Criminal proceedings have begun in Spain against six senior officials in the Bush administration for the use of torture against detainees in Guantánamo Bay. Baltasar Garzón, the counter-terrorism judge whose prosecution of General Augusto Pinochet led to his arrest in Britain in 1998, has referred the case to the chief prosecutor before deciding whether to proceed.
The case is bound to threaten Spain’s relations with the new administration in Washington, but Gonzalo Boyé, one of the four lawyers who wrote the lawsuit, said the prosecutor would have little choice under Spanish law but to approve the prosecution.
“The only route of escape the prosecutor might have is to ask whether there is ongoing process in the US against these people,” Boyé told the Observer. “This case will go ahead. It will be against the law not to go ahead.”
The officials named in the case include the most senior legal minds in the Bush administration. They are: Alberto Gonzales, a former White House counsel and attorney general; David Addington, former vice-president Dick Cheney’s chief of staff; Douglas Feith, who was under-secretary of defence; William Haynes, formerly the Pentagon’s general counsel; and John Yoo and Jay Bybee, who were both senior justice department legal advisers.
Court documents say that, without their legal advice in a series of internal administration memos, “it would have been impossible to structure a legal framework that supported what happened [in Guantánamo]”.
Boyé predicted that Garzón would issue subpoenas in the next two weeks, summoning the six former officials to present evidence: “If I were them, I would search for a good lawyer.”
If Garzón decided to go further and issued arrest warrants against the six, it would mean they would risk detention and extradition if they travelled outside the US. It would also present President Barack Obama with a serious dilemma. He would have either to open proceedings against the accused or tackle an extradition request from Spain.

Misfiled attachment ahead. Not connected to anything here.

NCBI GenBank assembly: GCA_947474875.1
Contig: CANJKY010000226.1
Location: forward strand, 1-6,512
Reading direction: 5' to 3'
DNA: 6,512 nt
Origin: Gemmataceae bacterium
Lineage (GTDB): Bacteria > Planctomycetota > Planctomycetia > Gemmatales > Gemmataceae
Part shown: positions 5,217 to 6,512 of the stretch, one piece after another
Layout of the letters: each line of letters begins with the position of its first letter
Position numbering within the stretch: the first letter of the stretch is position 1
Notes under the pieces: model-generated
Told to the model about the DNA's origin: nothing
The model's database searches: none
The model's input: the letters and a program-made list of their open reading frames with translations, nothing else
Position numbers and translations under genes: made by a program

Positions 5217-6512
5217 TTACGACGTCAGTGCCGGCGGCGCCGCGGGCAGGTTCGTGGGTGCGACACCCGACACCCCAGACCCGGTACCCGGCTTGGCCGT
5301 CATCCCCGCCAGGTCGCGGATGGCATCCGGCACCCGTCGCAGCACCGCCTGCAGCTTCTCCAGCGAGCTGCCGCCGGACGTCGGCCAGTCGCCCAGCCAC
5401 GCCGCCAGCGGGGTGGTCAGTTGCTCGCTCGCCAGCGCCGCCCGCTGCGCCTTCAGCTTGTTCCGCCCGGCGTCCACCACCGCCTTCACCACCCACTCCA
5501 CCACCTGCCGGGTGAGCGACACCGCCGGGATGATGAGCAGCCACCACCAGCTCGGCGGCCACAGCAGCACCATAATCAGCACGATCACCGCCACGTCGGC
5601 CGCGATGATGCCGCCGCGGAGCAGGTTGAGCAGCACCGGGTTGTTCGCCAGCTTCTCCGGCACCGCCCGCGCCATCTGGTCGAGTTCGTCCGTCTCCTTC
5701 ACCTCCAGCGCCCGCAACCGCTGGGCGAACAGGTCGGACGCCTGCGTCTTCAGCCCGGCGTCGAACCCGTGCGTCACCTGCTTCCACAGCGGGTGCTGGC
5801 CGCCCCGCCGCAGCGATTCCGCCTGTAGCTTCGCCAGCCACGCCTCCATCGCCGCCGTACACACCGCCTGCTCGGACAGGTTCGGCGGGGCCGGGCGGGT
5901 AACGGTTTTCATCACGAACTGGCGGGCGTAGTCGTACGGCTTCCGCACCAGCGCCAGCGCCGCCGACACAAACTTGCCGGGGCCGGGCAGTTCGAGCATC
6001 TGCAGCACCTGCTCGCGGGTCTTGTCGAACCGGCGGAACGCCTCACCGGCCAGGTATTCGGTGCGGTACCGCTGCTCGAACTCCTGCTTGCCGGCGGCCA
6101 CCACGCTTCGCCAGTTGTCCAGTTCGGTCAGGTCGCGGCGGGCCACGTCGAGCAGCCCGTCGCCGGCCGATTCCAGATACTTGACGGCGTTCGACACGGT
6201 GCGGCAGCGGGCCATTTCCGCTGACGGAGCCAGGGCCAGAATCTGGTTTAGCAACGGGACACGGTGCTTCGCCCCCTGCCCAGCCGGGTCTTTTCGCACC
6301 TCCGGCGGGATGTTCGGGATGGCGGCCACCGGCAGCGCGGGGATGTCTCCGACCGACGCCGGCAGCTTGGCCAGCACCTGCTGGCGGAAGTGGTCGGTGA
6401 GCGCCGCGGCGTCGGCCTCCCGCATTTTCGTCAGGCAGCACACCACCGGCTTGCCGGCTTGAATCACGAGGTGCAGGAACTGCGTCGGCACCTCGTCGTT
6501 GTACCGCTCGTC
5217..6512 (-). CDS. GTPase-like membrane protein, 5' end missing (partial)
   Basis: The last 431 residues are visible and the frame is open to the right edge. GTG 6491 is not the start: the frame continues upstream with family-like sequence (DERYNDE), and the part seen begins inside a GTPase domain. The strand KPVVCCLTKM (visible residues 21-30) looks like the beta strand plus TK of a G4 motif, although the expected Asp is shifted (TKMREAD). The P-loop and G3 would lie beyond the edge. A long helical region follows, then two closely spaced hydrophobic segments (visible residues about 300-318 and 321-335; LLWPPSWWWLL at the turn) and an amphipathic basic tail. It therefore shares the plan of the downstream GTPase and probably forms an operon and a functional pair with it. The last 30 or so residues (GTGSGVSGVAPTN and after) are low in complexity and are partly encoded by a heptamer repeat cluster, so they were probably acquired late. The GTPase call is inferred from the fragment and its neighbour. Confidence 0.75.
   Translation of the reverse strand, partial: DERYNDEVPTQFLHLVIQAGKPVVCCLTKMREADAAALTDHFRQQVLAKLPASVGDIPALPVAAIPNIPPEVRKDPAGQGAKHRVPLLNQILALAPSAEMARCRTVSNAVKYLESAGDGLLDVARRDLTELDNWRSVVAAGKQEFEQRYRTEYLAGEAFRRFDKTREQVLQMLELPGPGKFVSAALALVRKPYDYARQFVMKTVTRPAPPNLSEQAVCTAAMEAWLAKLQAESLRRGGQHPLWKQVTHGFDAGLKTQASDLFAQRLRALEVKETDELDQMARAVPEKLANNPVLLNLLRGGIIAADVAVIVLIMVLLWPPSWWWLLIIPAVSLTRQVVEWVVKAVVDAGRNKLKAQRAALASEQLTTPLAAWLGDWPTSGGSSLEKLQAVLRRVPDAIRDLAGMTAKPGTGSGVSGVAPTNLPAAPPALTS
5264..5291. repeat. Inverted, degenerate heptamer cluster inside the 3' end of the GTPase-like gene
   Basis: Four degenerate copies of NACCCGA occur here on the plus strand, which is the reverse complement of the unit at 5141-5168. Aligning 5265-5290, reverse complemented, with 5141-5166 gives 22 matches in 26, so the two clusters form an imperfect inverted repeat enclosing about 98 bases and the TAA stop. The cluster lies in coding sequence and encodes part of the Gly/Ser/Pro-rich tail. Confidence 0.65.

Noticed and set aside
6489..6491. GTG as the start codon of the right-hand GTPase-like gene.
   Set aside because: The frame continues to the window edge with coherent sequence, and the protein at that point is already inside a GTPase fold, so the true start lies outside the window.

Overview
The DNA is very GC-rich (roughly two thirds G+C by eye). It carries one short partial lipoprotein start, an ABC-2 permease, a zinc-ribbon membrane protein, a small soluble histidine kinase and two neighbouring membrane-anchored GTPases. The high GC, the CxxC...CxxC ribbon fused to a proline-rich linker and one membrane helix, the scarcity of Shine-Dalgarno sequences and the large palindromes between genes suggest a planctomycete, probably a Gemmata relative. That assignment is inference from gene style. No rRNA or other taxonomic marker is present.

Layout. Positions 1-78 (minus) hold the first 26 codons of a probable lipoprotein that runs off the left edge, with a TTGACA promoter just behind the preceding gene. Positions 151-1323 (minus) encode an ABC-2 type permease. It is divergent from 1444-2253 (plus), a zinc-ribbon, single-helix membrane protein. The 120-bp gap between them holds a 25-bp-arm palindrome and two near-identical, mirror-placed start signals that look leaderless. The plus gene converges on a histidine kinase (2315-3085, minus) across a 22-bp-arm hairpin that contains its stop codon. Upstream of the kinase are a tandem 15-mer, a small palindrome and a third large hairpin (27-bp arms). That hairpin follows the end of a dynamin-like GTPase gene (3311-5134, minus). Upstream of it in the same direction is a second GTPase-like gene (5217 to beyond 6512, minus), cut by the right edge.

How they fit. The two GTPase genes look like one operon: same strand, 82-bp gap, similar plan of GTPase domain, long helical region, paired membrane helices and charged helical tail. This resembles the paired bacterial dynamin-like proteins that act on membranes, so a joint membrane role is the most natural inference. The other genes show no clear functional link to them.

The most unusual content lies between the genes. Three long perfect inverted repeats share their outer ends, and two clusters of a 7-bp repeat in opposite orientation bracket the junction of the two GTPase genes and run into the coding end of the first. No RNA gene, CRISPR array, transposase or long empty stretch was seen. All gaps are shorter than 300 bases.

Obama administration officials have confirmed that they believe torture was committed by American interrogators. The president has not ruled out a criminal inquiry, but has signalled he is reluctant to do so for political reasons.
“Obviously we’re going to be looking at past practices, and I don’t believe that anybody is above the law,” Obama said in January. “But my orientation’s going to be to move forward.”
Philippe Sands, whose book Torture Team first made the case against the Bush lawyers and which Boyé said was instrumental in formulating the Spanish case, said yesterday: “What this does is force the Obama administration to come to terms with the fact that torture has happened and to decide, sooner rather than later, whether it is going to criminally investigate. If it decides not to investigate, then inevitably the Garzón investigation, and no doubt many others, will be given the green light.”
Germany’s federal prosecutor was asked in November 2006 to pursue a case against Donald Rumsfeld, the former defence secretary, Gonzales and other officials for abuses committed in Guantánamo Bay and Abu Ghraib prison in Iraq. But the prosecutor declined on the grounds that the issue should be investigated in the US.